President Donald Trump is offering help to the parents of baby Charlie Gard in their attempt to get medical treatment in the United States. Charlie Gard is suffering from mitochondrial DNA depletion syndrome, a rare genetic disorder and has the RRM2B strain. The infant continues to stay on life support after Chris Gard and Connie Yates lost their long battle last week in International Court of Human Rights. His parents had requested the court not to turn off Charlie's life- support and to allow them to take Charlie to the U.S to try an experimental treatment.

The court denied the parents request granting doctors at Great Ormond Street Hospital for Children, London to shut off, 10 month- old, Charlie's life support and let him die.

Growing support

Charlie and his parents have been gaining international attention in their plight to keep the baby alive and be allowed to do everything possible for him. President Trump learned of the situation of baby Charlie and tweeted his support and offered the family help. President Trump stated, " If we can help little Charlie Gard, as per our friends in the U.K and the Pope, we would be delighted to do so," Trump said.

Pope Francis has also given his support to Chris Gard and Connie Yates and their son.

Pope Francis believes the parents should be allowed try to everything possible for their child. In a statement released by Greg Burke, Director of the Holy See Press Office, Burke stated," Pope Francis prays for Charlie Gard's parents and hope that their desire to accompany and care for their own child to the end is not ignored," Burke said.

Crowds of people have also begun gathering outside Buckingham Palace.They are protesting the court's decision not to save Charlie. Protesters are shouting, "Save Charlie Gard," and carrying signs an effort to gain the British government's attention to intervene and allow the baby treatment in the United States.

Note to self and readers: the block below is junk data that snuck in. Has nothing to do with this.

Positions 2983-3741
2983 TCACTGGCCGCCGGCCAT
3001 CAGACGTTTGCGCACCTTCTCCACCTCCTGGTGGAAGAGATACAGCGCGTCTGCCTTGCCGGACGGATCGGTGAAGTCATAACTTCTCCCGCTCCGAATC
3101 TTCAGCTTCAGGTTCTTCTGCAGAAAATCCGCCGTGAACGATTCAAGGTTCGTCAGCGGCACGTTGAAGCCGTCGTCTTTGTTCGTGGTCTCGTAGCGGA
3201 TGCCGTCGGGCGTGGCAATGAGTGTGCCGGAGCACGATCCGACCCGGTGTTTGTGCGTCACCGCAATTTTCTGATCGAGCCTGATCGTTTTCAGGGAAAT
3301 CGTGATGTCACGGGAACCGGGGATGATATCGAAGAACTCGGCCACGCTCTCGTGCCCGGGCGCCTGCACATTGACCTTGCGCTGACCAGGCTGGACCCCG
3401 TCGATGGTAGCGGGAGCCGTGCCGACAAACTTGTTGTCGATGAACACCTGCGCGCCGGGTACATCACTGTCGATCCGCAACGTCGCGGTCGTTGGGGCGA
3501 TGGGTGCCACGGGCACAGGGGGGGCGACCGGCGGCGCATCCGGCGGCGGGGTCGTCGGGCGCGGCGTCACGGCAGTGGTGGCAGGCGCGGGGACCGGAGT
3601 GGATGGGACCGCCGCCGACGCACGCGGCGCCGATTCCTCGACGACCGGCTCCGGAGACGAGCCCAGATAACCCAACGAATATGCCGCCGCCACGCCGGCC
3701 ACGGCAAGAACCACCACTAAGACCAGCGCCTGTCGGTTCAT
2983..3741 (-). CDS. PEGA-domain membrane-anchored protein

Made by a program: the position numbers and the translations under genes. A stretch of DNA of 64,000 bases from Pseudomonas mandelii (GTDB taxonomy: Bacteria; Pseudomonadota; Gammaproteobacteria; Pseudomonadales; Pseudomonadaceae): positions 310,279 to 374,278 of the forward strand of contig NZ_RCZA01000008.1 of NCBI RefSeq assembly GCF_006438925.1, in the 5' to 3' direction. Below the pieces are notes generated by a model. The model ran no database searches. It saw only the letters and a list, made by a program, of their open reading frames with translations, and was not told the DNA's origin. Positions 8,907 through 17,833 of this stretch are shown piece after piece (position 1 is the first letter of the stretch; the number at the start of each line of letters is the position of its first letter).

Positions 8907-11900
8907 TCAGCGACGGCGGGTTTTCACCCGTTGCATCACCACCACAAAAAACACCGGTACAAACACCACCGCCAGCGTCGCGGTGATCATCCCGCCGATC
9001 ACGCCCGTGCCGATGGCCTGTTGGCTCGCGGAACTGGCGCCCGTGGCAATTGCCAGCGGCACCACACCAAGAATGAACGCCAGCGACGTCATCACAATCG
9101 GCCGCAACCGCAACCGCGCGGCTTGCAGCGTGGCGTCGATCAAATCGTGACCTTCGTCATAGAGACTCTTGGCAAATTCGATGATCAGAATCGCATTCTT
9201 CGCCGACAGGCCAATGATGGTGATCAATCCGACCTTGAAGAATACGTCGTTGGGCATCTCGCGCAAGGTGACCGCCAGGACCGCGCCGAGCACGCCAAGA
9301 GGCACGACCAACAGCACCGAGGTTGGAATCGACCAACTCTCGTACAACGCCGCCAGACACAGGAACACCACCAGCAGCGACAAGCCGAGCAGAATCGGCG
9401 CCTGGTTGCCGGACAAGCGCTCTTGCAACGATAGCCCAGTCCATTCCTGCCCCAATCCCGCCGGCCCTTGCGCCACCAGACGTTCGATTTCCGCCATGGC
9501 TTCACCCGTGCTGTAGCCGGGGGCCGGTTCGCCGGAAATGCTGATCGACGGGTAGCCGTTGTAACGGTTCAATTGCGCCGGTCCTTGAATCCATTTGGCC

Ethical questions

Charlie Gard medical treatment and right to life case has also brought many ethical questions into play. Parental rights vs medical care and the well-being of a child and if there is a possible treatment to save the child life should it be used or should the child be allowed the right to die with dignity. There have been many cases that parents have been charged with medical neglect of their children, denying them care and a child dies.

An example is Timothy and Sarah Johnson of Plymouth, Minnesota who were both arrested for the death of their son Seth, 7, in March 2016. Seth's parents knew he wasn't feeling well and instead of getting him medical care, they prayed over him. His parents left him with his 16 year- old brother so they could go away for the weekend.

The little boy died from pancreatitis and acute sepsis, never seeing a doctor. The Johnsons were charged in his death but failed to appear in court. The couple fled to New Zealand and are waiting for extradition back to Minnesota.

In the case of baby Charlie his parents are doing everything humanly possible to help their son and a court and doctors orders his life- support turned off without even trying. All Charlie's parent's want is this last chance to treat their son and raised $1.8 million dollars for his care. The experimen is being used on another child in the U.S.

Artuirto Estopinan, 6, who is suffering from the same rare genetic disorder and has the TK2 strain is receiving the experimental treatment.

Estopinan is undergoing nucleoside therapy and has shown improvement since he started. nucleoside therapy is the same treatment Charlie's parents want to try.

It is the hope that the doctors will listen to President Trump and Pope Francis and give Charlie a chance.